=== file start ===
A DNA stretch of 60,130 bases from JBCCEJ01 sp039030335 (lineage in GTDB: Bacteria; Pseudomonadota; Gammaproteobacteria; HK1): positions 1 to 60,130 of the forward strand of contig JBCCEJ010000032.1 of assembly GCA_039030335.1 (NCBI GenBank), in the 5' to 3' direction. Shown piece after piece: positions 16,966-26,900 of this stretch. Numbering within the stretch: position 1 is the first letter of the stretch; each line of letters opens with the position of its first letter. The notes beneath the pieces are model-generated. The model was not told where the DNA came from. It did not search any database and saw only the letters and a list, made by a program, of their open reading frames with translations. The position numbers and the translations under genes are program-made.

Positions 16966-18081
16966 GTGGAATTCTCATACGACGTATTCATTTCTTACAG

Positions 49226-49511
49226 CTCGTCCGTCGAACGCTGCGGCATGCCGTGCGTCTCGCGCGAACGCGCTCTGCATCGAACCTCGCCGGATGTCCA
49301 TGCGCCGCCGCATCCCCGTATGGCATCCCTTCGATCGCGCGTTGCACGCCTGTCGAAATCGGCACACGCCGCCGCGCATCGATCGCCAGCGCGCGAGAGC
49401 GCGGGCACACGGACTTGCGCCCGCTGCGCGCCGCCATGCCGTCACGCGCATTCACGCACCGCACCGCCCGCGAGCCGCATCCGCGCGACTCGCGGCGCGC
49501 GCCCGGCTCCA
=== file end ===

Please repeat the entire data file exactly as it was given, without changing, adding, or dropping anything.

A DNA stretch of 60,130 bases from JBCCEJ01 sp039030335 (lineage in GTDB: Bacteria; Pseudomonadota; Gammaproteobacteria; HK1): positions 1 to 60,130 of the forward strand of contig JBCCEJ010000032.1 of assembly GCA_039030335.1 (NCBI GenBank), in the 5' to 3' direction. Shown piece after piece: positions 16,966-26,900 of this stretch. Numbering within the stretch: position 1 is the first letter of the stretch; each line of letters opens with the position of its first letter. The notes beneath the pieces are model-generated. The model was not told where the DNA came from. It did not search any database and saw only the letters and a list, made by a program, of their open reading frames with translations. The position numbers and the translations under genes are program-made.

Positions 16966-18081
16966 GTGGAATTCTCATACGACGTATTCATTTCTTACAG

Positions 49226-49511
49226 CTCGTCCGTCGAACGCTGCGGCATGCCGTGCGTCTCGCGCGAACGCGCTCTGCATCGAACCTCGCCGGATGTCCA
49301 TGCGCCGCCGCATCCCCGTATGGCATCCCTTCGATCGCGCGTTGCACGCCTGTCGAAATCGGCACACGCCGCCGCGCATCGATCGCCAGCGCGCGAGAGC
49401 GCGGGCACACGGACTTGCGCCCGCTGCGCGCCGCCATGCCGTCACGCGCATTCACGCACCGCACCGCCCGCGAGCCGCATCCGCGCGACTCGCGGCGCGC
49501 GCCCGGCTCCA